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For Almagro, it's all mental now
Serving for the match three times and failing three times has nothing to do with backhands and forehands. It is mental. And even though Nicolas Almagro would say that he felt pain in his ankle and abductor muscle later in the match, it was the mental aspect that kept him from his first Grand Slam semifinal and why fellow Spaniard David Ferrer is still unbeaten against him — now 13-0 following Tuesday’s Australian Open quarterfinal.
In an extraordinary contest, full of missed chances and occasional moments of brilliance, Ferrer came through in the end 4-6, 4-6, 7-5, 7-6 (4), 6-2 to reach the semifinal for the third time in his last four Slams. But, in truth, he was lucky to survive.
Ferrer was strangely tentative and inaccurate during the first two sets, missing on his backhand far more often than usual while Almagro used his one-handed backhand to brilliant effect, hitting great winners down the line, time after time.
But in a good call, Jim Courier, commentating for Australia’s Channel 7, warned of what might happen when Almagro stepped up to serve at 5-3 in the third set. “He has two big mountains to climb,” said Courier, who won this tournament in 1992 and ’93. “He has never been in a Grand Slam semifinal and he has never beaten Ferrer.”
Those mountains proved too steep for the powerfully built 27-year-old Spaniard who is just as good a player technically as Ferrer and can hit the ball harder than his 30-year-old compatriot. But that three-year difference counts as it so often does when players find themselves competing against older compatriots. The respect and feeling of seniority is hard to dispel. Almagro recalled the first time they met on the pro tour in Cincinnati back in 2006. “I was a set and 6-5 up and had three or four match points,” he said without adding that he lost the ensuing tie break 7-1 and the third set 6-0.
That set a pattern which has continued all over the world. Afterwards, after telling us of his injury problem, Almagro added, “I don’t want to think it’s a mentality problem. If I have a mentality problem, I think I wouldn’t win the first two sets.”
But it was a best-of-five-set match, Nicolas, and you need to finish what former Pepperdine coach Dr. Allen Fox calls “the dirty business of winning.” Fox likened it to “going in over the horns for the kill” — something that at crucial moments in his career, Almagro has not proved himself able to do.
Earlier in the day, Li Na kept her vast Chinese fan base happy by upsetting the No. 4 seed Agnieszka Radwanska 7-5, 6-3. The pair had met in Sydney 10 days before with the then-unbeaten Polish star winning 6-3, 6-4. But on this occasion, Radwanska appeared to be a step slower and went down to her first defeat of the year.
After a long first set, Li Na seemed to have lost momentum when she dropped more than half dozen successive points at the start of the second. “I was feeling my legs couldn’t move,” she said. “I was feeling (like I was) totally dying. But after two games (I was) getting better. You know, she’s a tough player. She can hit it everywhere but without mistake. You have to focus on every shot. Not every point, every shot.”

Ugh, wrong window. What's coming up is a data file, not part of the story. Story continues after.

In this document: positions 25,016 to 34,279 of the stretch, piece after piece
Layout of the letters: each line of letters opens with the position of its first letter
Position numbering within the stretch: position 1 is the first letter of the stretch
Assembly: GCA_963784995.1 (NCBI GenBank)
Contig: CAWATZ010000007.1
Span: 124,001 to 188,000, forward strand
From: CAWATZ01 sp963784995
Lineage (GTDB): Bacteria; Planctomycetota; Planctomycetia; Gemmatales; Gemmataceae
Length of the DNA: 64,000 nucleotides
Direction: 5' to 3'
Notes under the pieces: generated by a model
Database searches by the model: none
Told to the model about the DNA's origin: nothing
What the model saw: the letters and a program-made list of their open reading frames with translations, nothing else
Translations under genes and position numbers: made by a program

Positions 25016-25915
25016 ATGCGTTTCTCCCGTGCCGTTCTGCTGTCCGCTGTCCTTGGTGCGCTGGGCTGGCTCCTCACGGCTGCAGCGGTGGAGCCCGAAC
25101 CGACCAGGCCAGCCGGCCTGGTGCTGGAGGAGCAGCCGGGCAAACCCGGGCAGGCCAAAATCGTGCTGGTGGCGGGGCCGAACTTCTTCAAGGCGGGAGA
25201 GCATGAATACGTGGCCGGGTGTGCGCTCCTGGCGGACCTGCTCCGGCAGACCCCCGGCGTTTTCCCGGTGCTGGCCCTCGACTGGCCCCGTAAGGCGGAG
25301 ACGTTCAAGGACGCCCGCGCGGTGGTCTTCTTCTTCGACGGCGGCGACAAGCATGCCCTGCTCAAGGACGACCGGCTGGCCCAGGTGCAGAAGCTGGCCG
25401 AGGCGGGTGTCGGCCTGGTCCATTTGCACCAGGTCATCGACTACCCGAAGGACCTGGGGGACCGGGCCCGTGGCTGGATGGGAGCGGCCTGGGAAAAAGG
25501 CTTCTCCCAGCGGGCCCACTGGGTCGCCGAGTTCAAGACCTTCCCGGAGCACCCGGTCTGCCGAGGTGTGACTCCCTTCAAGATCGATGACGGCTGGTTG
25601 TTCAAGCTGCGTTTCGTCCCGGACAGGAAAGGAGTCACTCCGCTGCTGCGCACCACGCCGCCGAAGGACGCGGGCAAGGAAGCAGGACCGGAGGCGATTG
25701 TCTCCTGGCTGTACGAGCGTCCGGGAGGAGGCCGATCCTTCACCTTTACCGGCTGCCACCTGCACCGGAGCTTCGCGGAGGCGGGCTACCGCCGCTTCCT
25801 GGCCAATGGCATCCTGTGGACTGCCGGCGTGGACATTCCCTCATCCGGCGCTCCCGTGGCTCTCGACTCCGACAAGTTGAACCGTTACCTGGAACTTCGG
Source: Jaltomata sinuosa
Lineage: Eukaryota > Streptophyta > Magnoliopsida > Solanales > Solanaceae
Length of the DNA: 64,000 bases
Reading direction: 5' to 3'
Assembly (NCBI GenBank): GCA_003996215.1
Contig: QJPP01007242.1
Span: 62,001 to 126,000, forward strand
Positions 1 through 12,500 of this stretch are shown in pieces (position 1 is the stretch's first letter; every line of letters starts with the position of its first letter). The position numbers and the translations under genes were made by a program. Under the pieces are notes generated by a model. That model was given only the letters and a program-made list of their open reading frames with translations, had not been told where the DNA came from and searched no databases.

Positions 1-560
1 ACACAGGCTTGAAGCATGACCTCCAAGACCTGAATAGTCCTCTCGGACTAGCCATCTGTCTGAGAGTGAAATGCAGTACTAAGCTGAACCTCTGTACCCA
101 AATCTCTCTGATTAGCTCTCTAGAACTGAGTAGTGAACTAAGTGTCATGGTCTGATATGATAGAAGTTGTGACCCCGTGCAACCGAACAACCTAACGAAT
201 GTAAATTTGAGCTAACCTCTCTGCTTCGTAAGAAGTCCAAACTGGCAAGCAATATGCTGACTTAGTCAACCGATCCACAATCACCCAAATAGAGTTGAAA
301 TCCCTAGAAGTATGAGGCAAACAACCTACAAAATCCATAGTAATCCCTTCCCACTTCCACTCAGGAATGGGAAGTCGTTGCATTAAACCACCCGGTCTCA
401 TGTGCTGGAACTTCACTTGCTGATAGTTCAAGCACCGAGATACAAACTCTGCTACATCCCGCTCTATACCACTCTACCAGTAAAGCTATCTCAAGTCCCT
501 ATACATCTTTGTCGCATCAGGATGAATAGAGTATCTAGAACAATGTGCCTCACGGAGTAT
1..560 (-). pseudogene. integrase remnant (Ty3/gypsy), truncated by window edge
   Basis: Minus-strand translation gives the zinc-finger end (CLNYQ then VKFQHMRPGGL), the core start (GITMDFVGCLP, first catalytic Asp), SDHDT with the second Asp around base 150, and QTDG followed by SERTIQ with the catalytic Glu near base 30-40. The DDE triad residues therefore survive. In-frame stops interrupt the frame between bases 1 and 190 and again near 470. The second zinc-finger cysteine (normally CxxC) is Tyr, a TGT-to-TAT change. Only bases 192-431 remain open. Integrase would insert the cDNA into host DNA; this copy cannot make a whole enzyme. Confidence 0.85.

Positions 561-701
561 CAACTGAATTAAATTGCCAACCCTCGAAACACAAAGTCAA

Despite “totally dying”, Li was probably helped by the training routine she has been put through by her new coach Carlos Rodriguez who looked after Justin Henin throughout her career. “Carlos, you know is a very nice guy but also tough. Three days after we started, I am calling my husband (her former coach) and saying, ‘Please come, Carlos is crazy.’”
She stuck it out, however, and the 2011 French Open champion is now in the second Australian Open semifinal of her career. She will play Maria Sharapova, who defeated fellow Russian Ekaterina Makarova 6-2, 6-2.
It was another hugely impressive performance from Sharapova, who has now reached the last four having dropped just nine games in the Open. Maria may find it a little more difficult against Li, who beat her in the semifinals in Paris in 2011 — Li’s only Grand Slam title.
In the night match, Novak Djokovic scored his 12th victory in 13 meetings against the Czech, Tomas Berdych, by 6-1, 4-6, 6-1, 6-4. If anyone was expecting Djokovic to show signs of his grueling five hour battle against Stan Wawrinka two nights before, they were disappointed.
Berdych called the world No. 1 'the fittest man of the tour' and he certainly looked like it as he struck back in devastating style after the No. 5 seed had grabbed the second set.
Djokovic was coy about his recovery procedures but it was pretty clear from what Lleyton Hewitt had been saying that they included several ice baths to get the blood circulating through the muscles. Djokovic credited his team for helping him bounce back.
"We have certain kind of things that we do to make me feel ready physically, mentally, emotionally for every match, every challenge. Even though it's an individual sport, the importance of a team effort is essential in this case."
Reminded of the problems he used have with his breathing in the heat in his younger days, Djokovic replied, "Everybody makes mistakes. I was aware of the fact that I needed to improve, because I wasn't feeling well, especially in the heat. I had lots of health issues. That's one of the reasons why I am so cautious now because I have had those bad experiences before in my career and I know what it feels like. I don't want to go through it again."